Download The Bomb fb2

by Frank Harris
Download The Bomb fb2
Genre Fiction
  • Author:
    Frank Harris
  • ISBN:
  • ISBN13:
  • Genre:
  • Publisher:
    Kessinger Publishing, LLC (June 17, 2004)
  • Pages:
    192 pages
  • Subcategory:
    Genre Fiction
  • Language:
  • FB2 format
    1812 kb
  • ePUB format
    1135 kb
  • DJVU format
    1324 kb
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After graduati Librarian Note: There is more than one author in the Goodreads database with this name.

Frank Harris The Bomb 1908. His money must have run out because soon we hear of him making slim pickings as a reporter for the Evening News. He had come back from Germany a Socialist.

I threw the bomb which killed eight policemen and wounded sixty in Chicago in 1886.

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Over 100 years ago the infamous Haymarket affair in Chicago pierced the world with news of what would now be characterized as ?terrorist violence.

The bomb, a novel Hardcover – 1963. by. Frank Harris (Author).

This scarce antiquarian book is a facsimile reprint of the original. Due to its age, it may contain imperfections such as marks, notations, marginalia and flawed pages. Because we believe this work is culturally important, we have made it available as part of our commitment for protecting, preserving, and promoting the world's literature in affordable, high quality, modern editions that are true to the original work.

Forgotten gem.
Too dry.
This is the story of an immigrant who gets drawn into period (late 1800s) anarchy in the U.S.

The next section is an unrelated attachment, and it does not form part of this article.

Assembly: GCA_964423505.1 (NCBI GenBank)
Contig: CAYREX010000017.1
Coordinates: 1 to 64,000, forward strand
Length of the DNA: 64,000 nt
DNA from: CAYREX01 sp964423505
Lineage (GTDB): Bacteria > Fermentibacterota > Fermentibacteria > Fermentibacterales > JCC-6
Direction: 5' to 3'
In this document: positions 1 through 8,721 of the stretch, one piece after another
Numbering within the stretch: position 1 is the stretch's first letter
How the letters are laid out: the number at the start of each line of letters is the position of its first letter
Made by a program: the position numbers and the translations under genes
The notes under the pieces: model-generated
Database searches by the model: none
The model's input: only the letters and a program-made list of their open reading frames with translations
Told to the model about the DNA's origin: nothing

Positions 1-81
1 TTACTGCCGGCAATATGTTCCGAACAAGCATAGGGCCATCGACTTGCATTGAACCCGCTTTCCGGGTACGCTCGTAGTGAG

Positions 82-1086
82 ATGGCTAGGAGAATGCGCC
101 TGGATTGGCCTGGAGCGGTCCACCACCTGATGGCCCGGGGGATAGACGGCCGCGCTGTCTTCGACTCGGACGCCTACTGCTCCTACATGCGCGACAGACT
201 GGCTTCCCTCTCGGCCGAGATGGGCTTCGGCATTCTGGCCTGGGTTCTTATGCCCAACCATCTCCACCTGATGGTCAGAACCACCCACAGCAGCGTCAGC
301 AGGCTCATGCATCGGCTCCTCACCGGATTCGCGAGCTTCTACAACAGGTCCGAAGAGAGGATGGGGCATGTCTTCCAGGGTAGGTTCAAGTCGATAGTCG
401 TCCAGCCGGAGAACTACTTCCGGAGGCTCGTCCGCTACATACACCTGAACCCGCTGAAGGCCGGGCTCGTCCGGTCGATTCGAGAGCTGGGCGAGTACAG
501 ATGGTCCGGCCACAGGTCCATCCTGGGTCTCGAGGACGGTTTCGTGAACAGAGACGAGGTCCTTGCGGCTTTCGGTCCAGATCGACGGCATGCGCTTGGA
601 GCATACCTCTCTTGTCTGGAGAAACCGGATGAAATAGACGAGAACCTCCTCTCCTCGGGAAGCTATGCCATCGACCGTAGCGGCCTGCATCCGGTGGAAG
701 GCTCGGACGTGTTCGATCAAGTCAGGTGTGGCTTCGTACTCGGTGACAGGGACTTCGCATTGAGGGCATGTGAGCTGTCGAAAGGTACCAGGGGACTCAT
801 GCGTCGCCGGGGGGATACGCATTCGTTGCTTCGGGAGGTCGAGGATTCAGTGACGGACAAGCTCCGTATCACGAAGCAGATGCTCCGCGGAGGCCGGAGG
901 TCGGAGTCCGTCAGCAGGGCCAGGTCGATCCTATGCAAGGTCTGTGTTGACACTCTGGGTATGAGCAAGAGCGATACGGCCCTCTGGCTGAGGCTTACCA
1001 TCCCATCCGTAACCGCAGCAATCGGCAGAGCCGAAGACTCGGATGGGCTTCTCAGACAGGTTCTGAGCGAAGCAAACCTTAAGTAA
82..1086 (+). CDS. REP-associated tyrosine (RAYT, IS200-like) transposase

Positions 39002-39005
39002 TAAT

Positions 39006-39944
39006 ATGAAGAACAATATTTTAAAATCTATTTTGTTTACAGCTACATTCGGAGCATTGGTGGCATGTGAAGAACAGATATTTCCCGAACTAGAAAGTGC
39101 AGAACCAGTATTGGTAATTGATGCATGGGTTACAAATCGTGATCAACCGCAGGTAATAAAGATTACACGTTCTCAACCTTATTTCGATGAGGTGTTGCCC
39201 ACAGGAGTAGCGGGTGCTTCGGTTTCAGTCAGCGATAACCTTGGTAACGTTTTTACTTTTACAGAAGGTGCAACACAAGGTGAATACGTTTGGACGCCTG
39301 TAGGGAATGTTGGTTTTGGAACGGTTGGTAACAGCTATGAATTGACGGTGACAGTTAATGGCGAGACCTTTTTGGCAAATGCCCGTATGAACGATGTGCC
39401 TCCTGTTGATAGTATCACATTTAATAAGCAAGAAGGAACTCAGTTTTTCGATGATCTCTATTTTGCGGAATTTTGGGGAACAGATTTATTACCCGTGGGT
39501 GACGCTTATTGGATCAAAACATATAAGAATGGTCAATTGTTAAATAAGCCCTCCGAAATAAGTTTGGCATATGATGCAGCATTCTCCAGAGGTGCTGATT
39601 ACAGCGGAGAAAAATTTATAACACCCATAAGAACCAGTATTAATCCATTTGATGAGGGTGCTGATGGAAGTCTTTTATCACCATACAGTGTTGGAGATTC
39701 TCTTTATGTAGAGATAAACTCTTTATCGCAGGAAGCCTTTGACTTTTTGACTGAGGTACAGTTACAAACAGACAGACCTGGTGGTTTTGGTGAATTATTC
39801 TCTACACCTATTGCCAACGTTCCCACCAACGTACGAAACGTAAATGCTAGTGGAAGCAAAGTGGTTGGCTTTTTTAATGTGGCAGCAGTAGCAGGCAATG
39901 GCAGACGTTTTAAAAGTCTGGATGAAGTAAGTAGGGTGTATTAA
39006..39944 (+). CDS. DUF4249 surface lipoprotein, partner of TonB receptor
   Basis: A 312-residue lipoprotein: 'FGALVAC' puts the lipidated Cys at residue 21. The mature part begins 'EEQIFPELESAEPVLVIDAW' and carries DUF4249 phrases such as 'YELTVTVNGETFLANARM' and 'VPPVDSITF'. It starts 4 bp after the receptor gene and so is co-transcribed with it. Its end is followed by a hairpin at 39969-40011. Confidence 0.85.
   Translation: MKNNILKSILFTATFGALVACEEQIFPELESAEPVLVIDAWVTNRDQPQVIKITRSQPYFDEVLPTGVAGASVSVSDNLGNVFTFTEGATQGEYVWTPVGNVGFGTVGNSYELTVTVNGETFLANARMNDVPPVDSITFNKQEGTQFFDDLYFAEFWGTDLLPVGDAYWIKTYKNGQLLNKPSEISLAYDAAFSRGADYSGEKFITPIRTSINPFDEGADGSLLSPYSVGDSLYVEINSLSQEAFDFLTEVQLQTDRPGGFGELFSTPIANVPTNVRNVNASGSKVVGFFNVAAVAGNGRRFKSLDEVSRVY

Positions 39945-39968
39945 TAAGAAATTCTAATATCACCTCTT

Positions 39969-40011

Here, one reads about the heinous maltreatment of the immigrant labor force by the robber barons and other rapscallions. The narrator ultimately travels to Chicago where the maltreatment of these workers comes to a head when a bomb is thrown in The Haymarket Square, killing some (corrupt) policemen.

As one reads this excellent story, s/he is reminded of similar works such as "The Jungle" (Upton Sinclair), or, "The Black Flag: A Look Back at the Strange Case of Nicola Sacco and Bartolomeo Vanzetti" (Brian Jackson). However, "The Bomb" is, of course fiction, albeit based upon an actual historical event, and so it's a smoother read... a page-turner really.

The more subtle focal point of the book hits upon the core philosophy of anarchism all of which is shrewdly conveyed through riveting dialogue and suspenseful action.

Regarding the book edition, I acquired an old used library copy, published in hardcover (with a dustjacket) by The University of Chicago Press, in 1963. The work was originally published in 1909 by Mitchell Kennerley (New York), and was republished by the author in 1920. I am very pleased with both the readability and the binding of my edition.

Finally, in the introduction by John Dos Passos, we are told that the author, Frank Harris, was a fringe sort of fellow, and perhaps a bit of a scoundrel at times. But Harris has done a fine job with the book and I highly recommend it.